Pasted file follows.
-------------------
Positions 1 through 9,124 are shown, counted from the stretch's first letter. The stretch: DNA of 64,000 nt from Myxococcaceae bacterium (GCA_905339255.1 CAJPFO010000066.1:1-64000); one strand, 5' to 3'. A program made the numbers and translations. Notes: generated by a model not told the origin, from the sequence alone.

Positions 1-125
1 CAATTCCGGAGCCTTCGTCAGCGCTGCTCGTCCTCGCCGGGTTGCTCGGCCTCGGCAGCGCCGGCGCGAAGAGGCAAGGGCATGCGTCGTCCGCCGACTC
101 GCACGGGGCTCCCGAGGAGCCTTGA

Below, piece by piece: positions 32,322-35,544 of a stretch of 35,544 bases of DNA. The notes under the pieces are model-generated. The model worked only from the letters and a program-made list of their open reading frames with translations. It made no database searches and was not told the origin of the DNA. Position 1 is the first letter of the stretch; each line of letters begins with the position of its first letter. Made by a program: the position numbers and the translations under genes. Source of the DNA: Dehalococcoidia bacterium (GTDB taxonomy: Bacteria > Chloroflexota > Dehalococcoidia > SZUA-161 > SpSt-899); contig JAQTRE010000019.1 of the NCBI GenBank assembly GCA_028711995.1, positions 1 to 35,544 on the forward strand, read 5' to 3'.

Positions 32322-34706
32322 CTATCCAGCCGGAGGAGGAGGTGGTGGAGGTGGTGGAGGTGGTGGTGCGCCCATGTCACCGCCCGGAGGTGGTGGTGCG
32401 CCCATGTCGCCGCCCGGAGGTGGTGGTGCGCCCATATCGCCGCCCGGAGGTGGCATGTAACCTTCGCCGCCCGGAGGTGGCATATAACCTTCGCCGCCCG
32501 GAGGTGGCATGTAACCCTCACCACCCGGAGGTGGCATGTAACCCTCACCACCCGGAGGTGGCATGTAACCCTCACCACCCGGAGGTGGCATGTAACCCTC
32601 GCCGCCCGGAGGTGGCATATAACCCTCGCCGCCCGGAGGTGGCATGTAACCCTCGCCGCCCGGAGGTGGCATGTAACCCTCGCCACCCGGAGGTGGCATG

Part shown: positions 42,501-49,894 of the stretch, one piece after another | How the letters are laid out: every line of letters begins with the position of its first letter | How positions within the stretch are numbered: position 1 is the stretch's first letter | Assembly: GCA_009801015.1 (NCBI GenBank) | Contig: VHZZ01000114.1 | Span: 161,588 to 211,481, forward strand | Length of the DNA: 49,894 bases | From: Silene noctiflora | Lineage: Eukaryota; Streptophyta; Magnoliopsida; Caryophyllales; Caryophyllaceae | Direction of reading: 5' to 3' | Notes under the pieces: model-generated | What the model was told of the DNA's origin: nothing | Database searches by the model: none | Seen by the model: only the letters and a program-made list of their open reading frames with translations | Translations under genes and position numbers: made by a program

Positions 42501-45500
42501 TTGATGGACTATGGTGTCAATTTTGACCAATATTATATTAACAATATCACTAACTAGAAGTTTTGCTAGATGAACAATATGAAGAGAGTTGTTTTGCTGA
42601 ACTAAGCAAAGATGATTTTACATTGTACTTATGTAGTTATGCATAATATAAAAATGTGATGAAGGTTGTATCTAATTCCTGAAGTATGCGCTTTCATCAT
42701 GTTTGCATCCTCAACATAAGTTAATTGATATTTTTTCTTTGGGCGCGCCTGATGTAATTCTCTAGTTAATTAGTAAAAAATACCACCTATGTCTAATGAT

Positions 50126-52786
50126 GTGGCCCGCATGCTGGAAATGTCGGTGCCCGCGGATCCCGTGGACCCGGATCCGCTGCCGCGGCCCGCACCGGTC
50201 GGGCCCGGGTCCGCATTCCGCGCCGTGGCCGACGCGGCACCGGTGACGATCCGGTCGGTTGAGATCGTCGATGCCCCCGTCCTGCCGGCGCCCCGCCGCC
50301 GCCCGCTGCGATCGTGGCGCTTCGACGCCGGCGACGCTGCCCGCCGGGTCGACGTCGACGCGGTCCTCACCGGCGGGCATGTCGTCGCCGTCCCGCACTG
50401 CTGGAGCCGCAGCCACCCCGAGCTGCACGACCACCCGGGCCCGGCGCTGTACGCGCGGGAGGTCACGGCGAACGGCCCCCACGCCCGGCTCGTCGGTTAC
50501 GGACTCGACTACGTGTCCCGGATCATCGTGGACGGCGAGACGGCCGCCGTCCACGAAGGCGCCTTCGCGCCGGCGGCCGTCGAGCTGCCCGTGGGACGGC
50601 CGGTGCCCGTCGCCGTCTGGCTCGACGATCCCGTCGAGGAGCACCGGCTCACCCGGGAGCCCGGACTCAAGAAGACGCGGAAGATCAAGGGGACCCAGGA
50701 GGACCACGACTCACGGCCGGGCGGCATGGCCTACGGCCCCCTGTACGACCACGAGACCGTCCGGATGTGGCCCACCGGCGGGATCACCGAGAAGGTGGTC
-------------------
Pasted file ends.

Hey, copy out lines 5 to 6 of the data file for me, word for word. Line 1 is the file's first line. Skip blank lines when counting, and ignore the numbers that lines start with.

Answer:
Below, piece by piece: positions 32,322-35,544 of a stretch of 35,544 bases of DNA. The notes under the pieces are model-generated. The model worked only from the letters and a program-made list of their open reading frames with translations. It made no database searches and was not told the origin of the DNA. Position 1 is the first letter of the stretch; each line of letters begins with the position of its first letter. Made by a program: the position numbers and the translations under genes. Source of the DNA: Dehalococcoidia bacterium (GTDB taxonomy: Bacteria > Chloroflexota > Dehalococcoidia > SZUA-161 > SpSt-899); contig JAQTRE010000019.1 of the NCBI GenBank assembly GCA_028711995.1, positions 1 to 35,544 on the forward strand, read 5' to 3'.

Positions 32322-34706